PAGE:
DAY after day, we are shocked by the variety of natural threats, including the extreme hot weather that we experienced early last year until around September due to the unusual heat wave phenomenon, with the National Oceanic and Atmospheric Administration recording the highest sea level temperature in 142 years.
Unprecedentedly, the country has been hit by the worst floods in decades that has submerged most parts of the country over the past two weeks. The flooding was reportedly among the worst in the history of disasters in Malaysia since 1971.
To date, 48 people have died and over 200,000 flood victims nationwide have been transferred to temporary settlement centres.
It was heartbreaking to see the condition of victims and hear their grieve over their losses when I volunteered to assist in the distribution of essential goods to flood victims and cleaning up activities over the past two weeks.
Houses were filled with silt and thick mud, appliances and furniture were badly damaged, while the number of victims affected increased day by day. Despite the second wave of flooding, victims and volunteers toiled day and night, obliterating fatigue to help out in the aftermath.
What is the end of this catastrophic episode, where exactly does the fault lie, and will we continue to be on thin ice to face the same event every year? These are some of the questions lingering in the minds of every Malaysian.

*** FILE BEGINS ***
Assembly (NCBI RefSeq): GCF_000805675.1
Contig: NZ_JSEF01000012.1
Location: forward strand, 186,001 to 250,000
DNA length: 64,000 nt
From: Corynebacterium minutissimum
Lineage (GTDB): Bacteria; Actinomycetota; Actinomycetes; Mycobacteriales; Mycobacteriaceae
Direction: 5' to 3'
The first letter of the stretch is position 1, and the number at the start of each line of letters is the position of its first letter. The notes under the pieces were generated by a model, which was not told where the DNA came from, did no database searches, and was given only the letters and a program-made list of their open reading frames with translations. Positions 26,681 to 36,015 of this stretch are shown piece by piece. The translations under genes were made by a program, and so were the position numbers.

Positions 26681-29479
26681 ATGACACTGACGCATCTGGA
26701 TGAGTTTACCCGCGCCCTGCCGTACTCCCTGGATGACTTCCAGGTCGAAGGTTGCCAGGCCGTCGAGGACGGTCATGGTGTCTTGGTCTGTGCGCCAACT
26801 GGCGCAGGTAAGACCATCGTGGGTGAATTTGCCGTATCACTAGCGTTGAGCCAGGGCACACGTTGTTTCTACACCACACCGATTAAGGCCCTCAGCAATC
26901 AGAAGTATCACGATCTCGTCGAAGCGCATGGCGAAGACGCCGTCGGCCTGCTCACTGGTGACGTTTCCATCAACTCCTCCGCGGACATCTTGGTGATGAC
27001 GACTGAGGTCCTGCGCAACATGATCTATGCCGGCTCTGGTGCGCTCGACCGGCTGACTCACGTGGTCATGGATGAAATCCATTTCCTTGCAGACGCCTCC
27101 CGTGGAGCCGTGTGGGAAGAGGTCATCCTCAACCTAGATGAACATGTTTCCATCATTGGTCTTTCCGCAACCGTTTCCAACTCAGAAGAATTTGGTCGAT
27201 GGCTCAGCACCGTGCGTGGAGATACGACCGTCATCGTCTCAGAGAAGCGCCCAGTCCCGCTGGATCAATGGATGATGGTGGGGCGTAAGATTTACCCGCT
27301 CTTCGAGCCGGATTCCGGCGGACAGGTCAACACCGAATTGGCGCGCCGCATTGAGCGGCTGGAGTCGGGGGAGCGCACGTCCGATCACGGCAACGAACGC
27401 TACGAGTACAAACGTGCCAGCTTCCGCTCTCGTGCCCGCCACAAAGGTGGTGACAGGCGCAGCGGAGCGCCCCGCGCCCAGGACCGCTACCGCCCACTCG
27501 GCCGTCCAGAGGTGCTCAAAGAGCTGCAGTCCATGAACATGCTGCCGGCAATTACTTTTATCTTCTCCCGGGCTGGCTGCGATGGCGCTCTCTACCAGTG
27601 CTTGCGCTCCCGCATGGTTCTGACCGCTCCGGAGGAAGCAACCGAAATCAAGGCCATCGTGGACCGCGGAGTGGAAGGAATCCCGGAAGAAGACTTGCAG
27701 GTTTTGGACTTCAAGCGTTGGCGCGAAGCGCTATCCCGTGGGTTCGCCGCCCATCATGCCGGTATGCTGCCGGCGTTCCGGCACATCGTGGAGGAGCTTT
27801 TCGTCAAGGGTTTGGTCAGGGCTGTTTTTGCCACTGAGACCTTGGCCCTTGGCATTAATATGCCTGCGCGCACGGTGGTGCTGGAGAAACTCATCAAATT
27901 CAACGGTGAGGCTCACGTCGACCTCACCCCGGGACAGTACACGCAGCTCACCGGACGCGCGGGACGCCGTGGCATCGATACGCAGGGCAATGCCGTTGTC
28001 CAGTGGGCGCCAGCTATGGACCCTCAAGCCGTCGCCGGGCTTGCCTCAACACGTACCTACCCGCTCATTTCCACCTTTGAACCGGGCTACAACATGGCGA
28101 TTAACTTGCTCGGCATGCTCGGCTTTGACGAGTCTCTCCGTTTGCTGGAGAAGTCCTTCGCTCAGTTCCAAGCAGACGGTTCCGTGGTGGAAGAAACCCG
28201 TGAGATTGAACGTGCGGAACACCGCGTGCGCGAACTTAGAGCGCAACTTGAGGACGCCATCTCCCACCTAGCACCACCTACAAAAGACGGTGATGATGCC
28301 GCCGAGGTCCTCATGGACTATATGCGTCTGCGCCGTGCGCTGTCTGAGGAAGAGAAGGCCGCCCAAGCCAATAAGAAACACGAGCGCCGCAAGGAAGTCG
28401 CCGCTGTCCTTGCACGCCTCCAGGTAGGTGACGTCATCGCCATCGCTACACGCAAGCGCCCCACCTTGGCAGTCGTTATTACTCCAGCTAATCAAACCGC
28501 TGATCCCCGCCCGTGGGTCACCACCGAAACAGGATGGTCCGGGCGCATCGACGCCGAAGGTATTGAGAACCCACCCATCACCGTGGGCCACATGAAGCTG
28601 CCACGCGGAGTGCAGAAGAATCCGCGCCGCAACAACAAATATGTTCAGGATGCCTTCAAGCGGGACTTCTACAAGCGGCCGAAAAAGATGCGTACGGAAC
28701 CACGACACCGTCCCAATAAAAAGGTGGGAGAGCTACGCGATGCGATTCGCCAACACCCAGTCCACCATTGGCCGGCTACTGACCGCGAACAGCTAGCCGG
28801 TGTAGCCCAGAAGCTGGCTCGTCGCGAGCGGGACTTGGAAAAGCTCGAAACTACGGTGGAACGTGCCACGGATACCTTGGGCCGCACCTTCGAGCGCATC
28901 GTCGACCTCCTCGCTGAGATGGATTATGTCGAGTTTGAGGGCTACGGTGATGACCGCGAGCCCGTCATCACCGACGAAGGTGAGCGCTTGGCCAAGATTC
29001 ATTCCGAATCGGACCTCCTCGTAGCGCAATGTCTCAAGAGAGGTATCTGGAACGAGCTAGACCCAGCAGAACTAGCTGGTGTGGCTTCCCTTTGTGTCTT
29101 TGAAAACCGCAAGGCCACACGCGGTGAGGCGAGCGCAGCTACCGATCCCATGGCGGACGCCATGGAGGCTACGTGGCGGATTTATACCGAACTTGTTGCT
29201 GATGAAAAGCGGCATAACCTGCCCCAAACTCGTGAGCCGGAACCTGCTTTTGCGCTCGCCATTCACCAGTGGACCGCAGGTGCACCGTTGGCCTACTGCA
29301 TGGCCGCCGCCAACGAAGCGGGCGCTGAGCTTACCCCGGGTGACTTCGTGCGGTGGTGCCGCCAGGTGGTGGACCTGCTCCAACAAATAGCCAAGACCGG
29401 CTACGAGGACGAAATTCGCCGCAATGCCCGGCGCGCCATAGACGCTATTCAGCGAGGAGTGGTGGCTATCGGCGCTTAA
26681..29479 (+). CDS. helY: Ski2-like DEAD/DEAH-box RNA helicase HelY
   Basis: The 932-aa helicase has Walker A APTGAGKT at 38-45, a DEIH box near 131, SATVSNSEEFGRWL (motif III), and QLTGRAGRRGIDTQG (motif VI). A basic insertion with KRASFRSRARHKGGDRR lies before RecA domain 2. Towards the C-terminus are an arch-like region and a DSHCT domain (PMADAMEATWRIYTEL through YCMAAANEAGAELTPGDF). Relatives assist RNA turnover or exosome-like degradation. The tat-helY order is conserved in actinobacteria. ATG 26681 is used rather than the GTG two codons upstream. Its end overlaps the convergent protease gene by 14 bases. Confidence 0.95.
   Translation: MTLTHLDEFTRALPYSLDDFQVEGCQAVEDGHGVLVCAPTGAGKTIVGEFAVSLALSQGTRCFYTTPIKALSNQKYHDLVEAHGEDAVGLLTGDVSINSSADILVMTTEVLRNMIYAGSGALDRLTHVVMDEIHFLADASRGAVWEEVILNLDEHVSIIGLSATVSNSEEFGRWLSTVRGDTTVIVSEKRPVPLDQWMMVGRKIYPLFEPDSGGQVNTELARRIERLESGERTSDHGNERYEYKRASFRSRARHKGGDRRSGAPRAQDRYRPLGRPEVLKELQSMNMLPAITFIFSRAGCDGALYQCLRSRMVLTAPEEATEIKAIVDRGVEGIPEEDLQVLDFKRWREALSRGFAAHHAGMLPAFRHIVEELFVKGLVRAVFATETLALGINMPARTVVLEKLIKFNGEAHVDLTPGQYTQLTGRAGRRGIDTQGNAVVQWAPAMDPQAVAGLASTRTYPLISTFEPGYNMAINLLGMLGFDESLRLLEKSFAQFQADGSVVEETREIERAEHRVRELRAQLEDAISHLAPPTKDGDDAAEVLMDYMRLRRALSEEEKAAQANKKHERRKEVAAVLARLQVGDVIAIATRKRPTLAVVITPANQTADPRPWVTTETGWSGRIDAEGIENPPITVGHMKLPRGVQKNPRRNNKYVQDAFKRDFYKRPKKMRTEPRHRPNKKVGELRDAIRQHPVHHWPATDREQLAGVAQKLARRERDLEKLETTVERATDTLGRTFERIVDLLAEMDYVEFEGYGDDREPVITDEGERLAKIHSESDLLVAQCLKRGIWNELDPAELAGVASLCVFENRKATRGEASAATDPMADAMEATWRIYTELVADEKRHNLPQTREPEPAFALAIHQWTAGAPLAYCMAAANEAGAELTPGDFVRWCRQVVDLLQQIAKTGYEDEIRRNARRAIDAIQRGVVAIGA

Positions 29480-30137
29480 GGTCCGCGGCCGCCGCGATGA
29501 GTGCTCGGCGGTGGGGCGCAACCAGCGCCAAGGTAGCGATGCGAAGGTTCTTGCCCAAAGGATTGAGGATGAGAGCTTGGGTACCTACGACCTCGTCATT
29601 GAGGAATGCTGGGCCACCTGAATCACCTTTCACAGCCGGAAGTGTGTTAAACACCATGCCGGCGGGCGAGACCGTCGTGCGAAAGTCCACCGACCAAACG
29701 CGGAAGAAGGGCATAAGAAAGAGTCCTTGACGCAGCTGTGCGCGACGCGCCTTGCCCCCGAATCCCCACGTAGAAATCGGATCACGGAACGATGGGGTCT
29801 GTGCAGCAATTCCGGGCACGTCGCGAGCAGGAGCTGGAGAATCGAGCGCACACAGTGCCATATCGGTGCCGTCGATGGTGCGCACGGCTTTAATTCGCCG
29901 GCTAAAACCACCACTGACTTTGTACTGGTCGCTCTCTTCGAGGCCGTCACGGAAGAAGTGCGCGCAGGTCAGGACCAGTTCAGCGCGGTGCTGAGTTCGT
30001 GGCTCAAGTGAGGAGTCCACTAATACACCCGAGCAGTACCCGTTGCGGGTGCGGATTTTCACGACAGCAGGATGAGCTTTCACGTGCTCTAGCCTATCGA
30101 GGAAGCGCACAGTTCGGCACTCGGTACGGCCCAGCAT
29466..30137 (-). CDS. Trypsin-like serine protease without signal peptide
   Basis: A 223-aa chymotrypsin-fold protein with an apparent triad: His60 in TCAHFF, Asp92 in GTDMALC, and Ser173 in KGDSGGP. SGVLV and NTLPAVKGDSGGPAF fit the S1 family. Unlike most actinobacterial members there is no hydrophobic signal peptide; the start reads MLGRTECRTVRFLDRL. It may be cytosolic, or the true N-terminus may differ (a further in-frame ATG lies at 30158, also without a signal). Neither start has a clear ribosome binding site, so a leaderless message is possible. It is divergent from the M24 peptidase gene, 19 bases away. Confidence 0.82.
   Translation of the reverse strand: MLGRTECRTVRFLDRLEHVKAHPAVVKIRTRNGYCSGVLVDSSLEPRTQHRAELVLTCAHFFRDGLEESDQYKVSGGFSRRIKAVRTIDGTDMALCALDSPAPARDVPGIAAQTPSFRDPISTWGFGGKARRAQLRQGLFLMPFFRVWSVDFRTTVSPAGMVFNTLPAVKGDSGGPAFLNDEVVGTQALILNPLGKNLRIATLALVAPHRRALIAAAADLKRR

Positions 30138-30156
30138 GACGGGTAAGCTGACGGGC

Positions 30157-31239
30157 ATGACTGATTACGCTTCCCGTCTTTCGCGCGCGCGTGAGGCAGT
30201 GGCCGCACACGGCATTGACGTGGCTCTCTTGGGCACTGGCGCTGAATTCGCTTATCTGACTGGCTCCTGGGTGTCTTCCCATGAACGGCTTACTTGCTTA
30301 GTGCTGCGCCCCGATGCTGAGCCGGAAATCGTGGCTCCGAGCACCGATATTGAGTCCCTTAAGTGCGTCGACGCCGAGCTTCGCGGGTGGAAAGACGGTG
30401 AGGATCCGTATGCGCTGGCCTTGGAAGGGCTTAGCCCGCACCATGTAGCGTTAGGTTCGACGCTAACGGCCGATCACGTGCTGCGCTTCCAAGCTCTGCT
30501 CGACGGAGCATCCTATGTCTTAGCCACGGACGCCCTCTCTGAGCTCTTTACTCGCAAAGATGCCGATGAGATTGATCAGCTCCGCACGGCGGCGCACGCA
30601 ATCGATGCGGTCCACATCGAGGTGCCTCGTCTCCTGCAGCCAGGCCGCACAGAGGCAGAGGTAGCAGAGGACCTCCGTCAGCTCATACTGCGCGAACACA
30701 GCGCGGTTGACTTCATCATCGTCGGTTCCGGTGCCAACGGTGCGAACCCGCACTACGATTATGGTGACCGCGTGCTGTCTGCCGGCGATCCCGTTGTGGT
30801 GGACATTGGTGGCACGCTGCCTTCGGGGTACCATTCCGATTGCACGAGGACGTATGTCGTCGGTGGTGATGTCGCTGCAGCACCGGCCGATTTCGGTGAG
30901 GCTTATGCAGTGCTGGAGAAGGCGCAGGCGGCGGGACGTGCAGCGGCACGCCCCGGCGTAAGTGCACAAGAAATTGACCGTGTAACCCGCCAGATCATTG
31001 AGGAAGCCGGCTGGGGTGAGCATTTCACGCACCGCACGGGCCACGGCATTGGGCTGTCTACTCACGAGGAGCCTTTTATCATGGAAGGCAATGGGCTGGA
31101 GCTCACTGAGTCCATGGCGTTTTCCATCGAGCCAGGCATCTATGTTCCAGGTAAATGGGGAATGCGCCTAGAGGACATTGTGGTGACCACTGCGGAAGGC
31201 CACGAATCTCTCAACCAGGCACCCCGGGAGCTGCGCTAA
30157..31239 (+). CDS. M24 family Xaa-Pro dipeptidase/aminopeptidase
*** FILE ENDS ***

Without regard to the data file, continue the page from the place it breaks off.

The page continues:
As a matter of fact, flooding is nothing new in our country and it has become a norm, especially in the East Coast like Kelantan and Terengganu, just as flash floods in the West Coast. Most of the coastal communities own boats and are prepared for the monsoon season, which causes higher than usual rainfall. However, no one anticipated such a disaster to strike.
In my opinion, the frequency of natural disasters in our country in recent times is not due to natural factors but stems from the exploitation of forests and jungles for profiteering, as well as pollution, that has caused damage to the environment.
Logging activities are only profitable for a short period of time but cause losses in terms of life and property damage as well permanent destruction of nature in the long term.
Among the destruction are to rain catchment areas. Uncontrolled and increasing logging activities cause forest covers to shrink, especially in rain catchment areas.
The impact of unsustainable development can also result in various natural disasters, especially in wetlands such as swamps and lakes. Unplanned urbanisation activities are also among the main factors of flooding and are often associated with the destruction of water catchment areas.
Forests have an important function in preventing flooding. The physical structure of trees, including the stems and roots, can act as a natural deterrent, by preventing rainfall from falling directly to the ground resulting in a significant reduction in the speed of rainwater flowing into the river, thus reducing the risk of overflow into rivers during heavy rains.